As the season unfolds and I return from such a beautiful surrounding in Portugal retreat, I am grateful to come home to our YAF community. I love bringing groups together in shared experiences to go deeper into the philosophies and methodologies of the more subtle tools of breath and meditation. It’s such a gift to witness the transformation of students as the practices reveal so many miracles of experiencing the joy of living.
Over the years, my deepest love is teaching the sutras, which offer the yogic philosophy and practices that have been evolving since at least 3000 BCE, which accounts for their rich complexity and diversity.
In simplistic terms, the two main goals of yoga are to know oneself and to know the possibility of something greater or the Cit, a Sanskrit word for truth. From this understanding, the seeker aspires to know oneself not as just an identity of form or role but to align with a deeper source of consciousness awareness. In other words, one aspires to embrace the soul and to honor the presence of a source or God or Higher Power, whatever the truth reveals in the experience of living one’s yoga. The tools are many, and Patanjali’s yoga sutra outlines practical steps toward this optimal alignment.
These sutras offer us a practice of yoga that have the ability to help ease our suffering of a roaming mind and to calm our nervous systems. Science is catching up, and my life’s work, after leaving the mental health system in the early 90s as a therapist, was to offer the teachings of yoga as a path to heal the physical, mental and emotional layers of the mind and embrace the soul.
For the past two years, I have been blessed to go deeper with my yoga therapy tools and into my own practice. I completed a teacher training in the very practical and yet profound study of Vishoka meditation. The methodology for learning these practices offers beginners as well as long-time practitioners an opportunity to experience the subtle grace of presence.
Sutra 1-36: visoka va jyotismati (by focusing on the light in the heart that never suffers) is a sutra in the section where Patanjali gives us different options for calming the mind, bringing it to a state of steadiness closer to citta-vritta nirodha. This principle of philosophy offers the glimmer of possibility that there is a light deeply hidden in our hearts that never suffers, which is opposite of our learned mind that holds the memory of despair, sorrow, anger, or heaviness. This is the light of consciousness.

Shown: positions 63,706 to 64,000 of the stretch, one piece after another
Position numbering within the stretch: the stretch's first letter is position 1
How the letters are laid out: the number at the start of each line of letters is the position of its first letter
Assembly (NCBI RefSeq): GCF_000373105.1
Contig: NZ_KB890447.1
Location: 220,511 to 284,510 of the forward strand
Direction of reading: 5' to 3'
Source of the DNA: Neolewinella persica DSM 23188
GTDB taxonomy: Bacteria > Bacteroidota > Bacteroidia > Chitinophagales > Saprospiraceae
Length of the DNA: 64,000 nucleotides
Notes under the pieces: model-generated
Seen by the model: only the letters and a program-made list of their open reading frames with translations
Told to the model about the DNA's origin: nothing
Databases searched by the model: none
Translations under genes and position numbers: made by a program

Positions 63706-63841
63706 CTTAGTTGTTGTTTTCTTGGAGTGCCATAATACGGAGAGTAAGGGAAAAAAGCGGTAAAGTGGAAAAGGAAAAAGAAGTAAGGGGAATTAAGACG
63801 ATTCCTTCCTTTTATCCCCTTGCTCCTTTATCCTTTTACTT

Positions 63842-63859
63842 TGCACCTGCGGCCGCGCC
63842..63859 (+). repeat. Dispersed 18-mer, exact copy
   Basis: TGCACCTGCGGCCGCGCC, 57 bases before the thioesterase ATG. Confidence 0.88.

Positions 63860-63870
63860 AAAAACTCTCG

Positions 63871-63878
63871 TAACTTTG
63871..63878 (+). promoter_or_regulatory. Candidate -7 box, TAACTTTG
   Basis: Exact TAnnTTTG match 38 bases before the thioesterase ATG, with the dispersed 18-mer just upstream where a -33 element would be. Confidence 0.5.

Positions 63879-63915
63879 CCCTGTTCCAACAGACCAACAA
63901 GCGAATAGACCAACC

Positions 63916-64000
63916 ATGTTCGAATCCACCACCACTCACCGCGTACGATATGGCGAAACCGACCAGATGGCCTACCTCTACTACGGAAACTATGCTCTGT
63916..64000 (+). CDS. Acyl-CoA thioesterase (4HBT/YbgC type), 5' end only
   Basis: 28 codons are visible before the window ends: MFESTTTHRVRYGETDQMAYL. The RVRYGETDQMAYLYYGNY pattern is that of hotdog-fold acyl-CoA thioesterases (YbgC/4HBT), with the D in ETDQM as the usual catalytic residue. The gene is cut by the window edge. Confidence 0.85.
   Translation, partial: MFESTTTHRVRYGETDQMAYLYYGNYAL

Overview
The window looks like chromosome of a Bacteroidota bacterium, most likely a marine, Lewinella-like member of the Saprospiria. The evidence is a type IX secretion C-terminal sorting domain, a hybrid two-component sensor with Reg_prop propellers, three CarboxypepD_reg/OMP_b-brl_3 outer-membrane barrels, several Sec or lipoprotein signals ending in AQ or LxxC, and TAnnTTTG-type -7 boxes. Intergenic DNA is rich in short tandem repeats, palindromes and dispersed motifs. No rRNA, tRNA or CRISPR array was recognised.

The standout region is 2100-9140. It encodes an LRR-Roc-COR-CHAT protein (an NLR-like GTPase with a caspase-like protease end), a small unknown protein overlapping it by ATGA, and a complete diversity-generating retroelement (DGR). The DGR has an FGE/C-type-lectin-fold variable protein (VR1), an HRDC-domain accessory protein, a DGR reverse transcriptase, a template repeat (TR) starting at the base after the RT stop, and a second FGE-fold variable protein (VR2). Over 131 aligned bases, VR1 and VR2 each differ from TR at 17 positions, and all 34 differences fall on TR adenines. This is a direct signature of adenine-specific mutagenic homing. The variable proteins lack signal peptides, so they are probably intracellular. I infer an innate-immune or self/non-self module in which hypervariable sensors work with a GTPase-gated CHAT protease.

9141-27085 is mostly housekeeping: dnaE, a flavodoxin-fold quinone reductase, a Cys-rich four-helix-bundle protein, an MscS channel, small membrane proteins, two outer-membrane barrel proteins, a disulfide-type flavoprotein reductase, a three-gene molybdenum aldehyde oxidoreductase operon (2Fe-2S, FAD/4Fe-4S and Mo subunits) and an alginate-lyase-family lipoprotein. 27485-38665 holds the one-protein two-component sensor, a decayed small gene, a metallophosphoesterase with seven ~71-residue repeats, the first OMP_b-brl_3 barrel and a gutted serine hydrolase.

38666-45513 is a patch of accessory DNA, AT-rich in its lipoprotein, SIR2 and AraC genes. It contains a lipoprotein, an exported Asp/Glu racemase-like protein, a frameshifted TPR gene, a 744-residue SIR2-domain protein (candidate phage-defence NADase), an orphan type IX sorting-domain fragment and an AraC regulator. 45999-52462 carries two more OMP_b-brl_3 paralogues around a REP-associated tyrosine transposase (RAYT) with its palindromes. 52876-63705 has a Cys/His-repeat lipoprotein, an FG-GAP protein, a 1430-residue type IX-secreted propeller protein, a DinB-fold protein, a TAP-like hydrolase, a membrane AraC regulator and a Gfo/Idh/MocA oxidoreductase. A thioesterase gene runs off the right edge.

We are born into this light, and it is neutral, unaffected by the outer world. However, the effort is in actually bringing the focus of the mind inward instead of turning the light towards external objects and outer experiences. We might not be able to change the outer world at times, but we do have the choice of discernment to shift our own focus and bring our minds home. We can use these tools now as the uncertainty of living is moving so quickly, and our sense of stability is shifting.
Now, I am offering these teachings to our YAF community and create soul groups that come together and feel safe enough to let the resistance of fear move us into the open space of self-love and compassion and celebrate our aliveness. This course is designed to be 6 weeks in 2 hours sessions covering the practices of different skills in yogic breathing techniques, asanas, discussions, and learning the sutras, meeting each student where they are.
We will gradually move into the full body of the Viskoska meditation. Pantanjali asks us to turn this light inward toward the divine resting our attention in our heart. This takes a refined mind of practice as we are so much affected by sukham and durham, or the joys and the sorrows of what we are witnessing. Life is much greater than our attachments to the ups and downs of living through the lens of learned habits or patterns. The light we have is not ours, it belongs to the divine, and all of us are miracles of the profound grace which offers a gateway to thriving.
Our nature is to fear as we cling to maintain our self-preservation. When we collectively connect with that which is our true nature or cit, we rise above the experiences that constantly bombard our moods of anger, frustration, anxiety, overwhelm, exhaustion, and irritability. My teacher always reminds me that when someone is bitten inside with pain, they will bite out. That reactive mind is an unstable mind, and it is holding on to hurt. To heal ourselves is to heal the world. To move into that which is healing takes courage to let go of old patterns. We need each other to support and encourage this journey.
Vishoka Meditation with Sutra Study meets on Saturday from 12-2pm starting October 29. I hope you can join me on this journey and reclaim your inner joy! Learn more and register here.
With love and light,